Baruch Spinoza Quotes
Most popular Baruch Spinoza Quotes
Nature abhors a vacuum.
Man is a reasoning animal
Desire is the essence of man.
Desire is the very essence of man.
Will and Intellect are one and the same thing.
True virtue is life under the direction of reason.
All excellent things are as difficult as they are rare.
All things excellent are as difficult as they are rare.
Blessedness is not the reward of virtue but virtue itself.
Men govern nothing with more difficulty than their tongues.
Virtue is action in accord with the laws of man's own nature.
Nothing exists from whose nature some effect does not follow.
Minds are conquered not by force, but by love and high-mindedness.
If you want the present to be different from the past, study the past.
I have learned not to mock, lament or execrate, but to understand human actions.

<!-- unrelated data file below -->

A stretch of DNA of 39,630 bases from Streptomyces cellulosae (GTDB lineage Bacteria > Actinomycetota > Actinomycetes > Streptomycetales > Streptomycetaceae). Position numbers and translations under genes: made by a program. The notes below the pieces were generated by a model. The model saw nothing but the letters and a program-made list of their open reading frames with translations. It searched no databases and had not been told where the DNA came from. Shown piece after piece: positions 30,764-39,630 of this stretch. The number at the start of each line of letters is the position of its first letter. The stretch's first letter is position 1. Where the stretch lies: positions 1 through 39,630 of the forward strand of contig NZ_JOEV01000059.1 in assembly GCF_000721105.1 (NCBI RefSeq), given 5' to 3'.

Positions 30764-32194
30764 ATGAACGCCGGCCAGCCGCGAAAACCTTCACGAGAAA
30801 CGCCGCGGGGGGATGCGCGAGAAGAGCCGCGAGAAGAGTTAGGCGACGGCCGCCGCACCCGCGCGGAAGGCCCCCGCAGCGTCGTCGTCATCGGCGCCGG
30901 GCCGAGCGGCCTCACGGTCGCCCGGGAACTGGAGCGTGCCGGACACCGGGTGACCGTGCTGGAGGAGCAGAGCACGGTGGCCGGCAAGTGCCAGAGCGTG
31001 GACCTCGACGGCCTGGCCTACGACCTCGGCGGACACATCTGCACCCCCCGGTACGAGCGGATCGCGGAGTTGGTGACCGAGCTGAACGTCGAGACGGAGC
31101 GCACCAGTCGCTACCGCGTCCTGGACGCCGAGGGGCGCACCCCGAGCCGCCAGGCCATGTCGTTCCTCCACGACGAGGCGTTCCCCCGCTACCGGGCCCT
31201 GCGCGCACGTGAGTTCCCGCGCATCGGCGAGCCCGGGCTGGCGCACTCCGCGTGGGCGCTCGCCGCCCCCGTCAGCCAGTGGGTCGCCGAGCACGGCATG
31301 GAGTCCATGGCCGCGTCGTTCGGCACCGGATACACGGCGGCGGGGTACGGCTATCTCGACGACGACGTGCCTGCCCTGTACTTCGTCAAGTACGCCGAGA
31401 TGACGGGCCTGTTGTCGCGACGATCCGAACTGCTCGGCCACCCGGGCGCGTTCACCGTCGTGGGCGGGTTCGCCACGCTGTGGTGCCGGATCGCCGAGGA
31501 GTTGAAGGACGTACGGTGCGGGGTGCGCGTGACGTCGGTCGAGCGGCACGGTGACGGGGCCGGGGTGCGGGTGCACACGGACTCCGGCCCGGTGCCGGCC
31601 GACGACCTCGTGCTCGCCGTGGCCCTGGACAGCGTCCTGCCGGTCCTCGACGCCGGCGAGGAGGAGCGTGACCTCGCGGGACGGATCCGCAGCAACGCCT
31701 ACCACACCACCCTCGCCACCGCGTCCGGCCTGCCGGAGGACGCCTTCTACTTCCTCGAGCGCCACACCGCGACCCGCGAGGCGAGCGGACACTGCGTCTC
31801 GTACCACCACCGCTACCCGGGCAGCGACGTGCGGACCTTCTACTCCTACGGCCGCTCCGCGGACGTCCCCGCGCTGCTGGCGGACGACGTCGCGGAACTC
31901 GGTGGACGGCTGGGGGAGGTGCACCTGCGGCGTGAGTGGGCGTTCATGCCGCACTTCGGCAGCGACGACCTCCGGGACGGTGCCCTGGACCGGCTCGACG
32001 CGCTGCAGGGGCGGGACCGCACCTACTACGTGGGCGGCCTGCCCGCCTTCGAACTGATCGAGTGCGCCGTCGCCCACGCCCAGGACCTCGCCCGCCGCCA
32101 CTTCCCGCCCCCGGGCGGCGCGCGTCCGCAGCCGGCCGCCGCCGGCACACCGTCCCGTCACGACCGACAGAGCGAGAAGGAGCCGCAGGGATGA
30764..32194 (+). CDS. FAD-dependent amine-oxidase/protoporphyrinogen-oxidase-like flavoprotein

Freedom is absolutely necessary for the progress in science and the liberal arts.
Measure, time and number are nothing but modes of thought or rather of imagination.
When a man is prey to his emotions, he is not the master, but lies at the mercy of fortune.
The world would be happier if men had the same capacity to be silent that they have to speak.
He who would distinguish the true from the false must have an adequate idea of what is true and false.
Peace is not an absence of war, it is a virtue, a state of mind, a disposition of benevolence, confidence, justice.
Peace is not an absence of war, it is a virtue, a state of mind, a disposition for benevolence, confidence, justice.
It is usually the case with most men that their nature is so constituted that they pity those who fare badly and envy those who fare well.
One and the same thing can at the same time be good, bad, and indifferent; music is good to the melancholy, bad to those who mourn, and neither good nor bad to the deaf.
It is part of a wise man to feed himself with moderate pleasant food and drink, and to take pleasure with perfumes, with the beauty of growing plants, dress, music, sports, and theaters.
Fame has also this great drawback, that if we pursue it we must direct our life in such a way as to please the fancy of men, avoiding what they dislike and seeking what is pleasing to them.